These videos have helped normalise brown women being appreciated for their beauty in a society with narrow, euro-centric beauty standards. But this extreme focus on brown women’s appearance and how ethereal they are has orientalist connotations. Brown women are othered and fetishised on the basis of their “exotic” beauty — a beauty that serves as currency for women of colour’s worth and acceptance within society. South Asian women are grouped together and treated as a monolith, held to the same standard of ‘brown beauty’ that is considered acceptable by white people. 
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In an article published in 5XFest, Jeevan Sangha says that ‘brown glow up’ TikToks often present an 'after' that is more befitting to euro-centric beauty ideals. The subjects’ skin tone is often lighter and their facial and body hair is gone. Sangha goes on to say that many South Asian creators aestheticise their culture and simmer it down to a state that is “palatable to white people”. This doesn’t just apply to food, cultural customs and clothing, but also to physical manifestations of their brownness; a conformation to euro-centric beauty standards that is evident in the expected ‘after’ of this so-called ‘glow-up’.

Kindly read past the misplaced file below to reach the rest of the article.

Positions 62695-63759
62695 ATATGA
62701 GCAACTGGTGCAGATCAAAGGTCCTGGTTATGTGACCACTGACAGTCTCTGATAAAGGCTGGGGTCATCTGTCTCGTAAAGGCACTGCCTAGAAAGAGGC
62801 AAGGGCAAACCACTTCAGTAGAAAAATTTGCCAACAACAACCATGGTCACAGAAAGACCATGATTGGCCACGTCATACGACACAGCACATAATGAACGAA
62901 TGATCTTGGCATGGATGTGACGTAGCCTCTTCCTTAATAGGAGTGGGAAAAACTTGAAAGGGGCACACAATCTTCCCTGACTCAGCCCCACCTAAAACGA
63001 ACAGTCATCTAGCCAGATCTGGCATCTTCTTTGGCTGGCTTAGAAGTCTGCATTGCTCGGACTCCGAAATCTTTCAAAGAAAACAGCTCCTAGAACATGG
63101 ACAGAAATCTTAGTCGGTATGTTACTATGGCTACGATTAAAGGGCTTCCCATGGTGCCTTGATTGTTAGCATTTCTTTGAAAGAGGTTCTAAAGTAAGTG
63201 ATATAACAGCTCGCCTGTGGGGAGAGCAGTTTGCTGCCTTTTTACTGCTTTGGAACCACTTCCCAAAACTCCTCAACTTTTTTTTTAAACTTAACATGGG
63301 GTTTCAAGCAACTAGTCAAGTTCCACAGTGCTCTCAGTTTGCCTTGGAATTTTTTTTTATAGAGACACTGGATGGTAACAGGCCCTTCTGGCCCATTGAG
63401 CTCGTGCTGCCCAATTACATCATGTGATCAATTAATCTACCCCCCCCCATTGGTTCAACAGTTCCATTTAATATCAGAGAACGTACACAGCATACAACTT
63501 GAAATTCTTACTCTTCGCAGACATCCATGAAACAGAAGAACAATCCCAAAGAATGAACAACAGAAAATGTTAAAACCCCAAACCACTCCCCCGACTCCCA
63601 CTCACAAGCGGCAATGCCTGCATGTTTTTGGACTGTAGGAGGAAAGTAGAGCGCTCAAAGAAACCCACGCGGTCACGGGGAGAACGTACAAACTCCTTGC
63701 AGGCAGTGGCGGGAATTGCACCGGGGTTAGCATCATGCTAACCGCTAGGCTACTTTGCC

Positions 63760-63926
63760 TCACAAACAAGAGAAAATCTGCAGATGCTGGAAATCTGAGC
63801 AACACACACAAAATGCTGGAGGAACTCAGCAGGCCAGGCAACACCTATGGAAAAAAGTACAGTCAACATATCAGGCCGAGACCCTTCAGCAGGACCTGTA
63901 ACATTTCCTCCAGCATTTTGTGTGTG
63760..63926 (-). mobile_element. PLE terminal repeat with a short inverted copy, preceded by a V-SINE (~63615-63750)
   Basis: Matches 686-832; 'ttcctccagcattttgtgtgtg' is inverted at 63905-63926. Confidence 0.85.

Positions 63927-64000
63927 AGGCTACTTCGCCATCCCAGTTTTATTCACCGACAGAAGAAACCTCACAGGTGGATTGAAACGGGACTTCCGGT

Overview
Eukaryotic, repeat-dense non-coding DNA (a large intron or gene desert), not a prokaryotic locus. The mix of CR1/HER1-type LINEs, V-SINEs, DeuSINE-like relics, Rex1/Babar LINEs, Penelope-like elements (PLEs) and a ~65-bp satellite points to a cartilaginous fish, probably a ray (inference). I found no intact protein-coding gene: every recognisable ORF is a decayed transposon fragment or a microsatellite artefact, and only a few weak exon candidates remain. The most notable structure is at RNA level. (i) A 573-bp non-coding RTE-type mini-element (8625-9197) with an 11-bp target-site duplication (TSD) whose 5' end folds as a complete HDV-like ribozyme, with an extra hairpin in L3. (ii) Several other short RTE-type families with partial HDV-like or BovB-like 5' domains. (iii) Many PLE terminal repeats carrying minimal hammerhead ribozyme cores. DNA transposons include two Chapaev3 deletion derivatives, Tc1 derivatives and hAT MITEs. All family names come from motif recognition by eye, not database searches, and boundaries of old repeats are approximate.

This ‘glow up’ doesn’t come entirely naturally. Eyebrow threading, laser hair removal and keratin treatments are common beauty regimens among the South Asian community. There’s also no shortage of more harmful means to attain this prescribed standard of beauty, including skin lightening and restrictive eating. In order to fit into the cookie cutter ‘beautiful brown woman’ standard, only the South Asian features that are considered desirable (long eyelashes, thick hair, nose rings, and brightly coloured clothes) are retained — while the rest are discarded.

I was ugly because I was brown, and that was my unbreakable curse… or so I thought.

Once I was exposed to the appreciation of South Asian women’s beauty I thought that maybe my self-proclaimed ancestral curse had a cure. This ‘glow up’ would be my rite of passage from ugly brown duckling to beautiful swan. 
But while I grew up, I’m not sure that I ever ‘glowed up’. I never felt that I'd had that jaw-dropping transformation I had dreamed of, à la Mia Thermopolis. So what happens to the women who, by society’s standards, don’t go through said ‘glow-up’?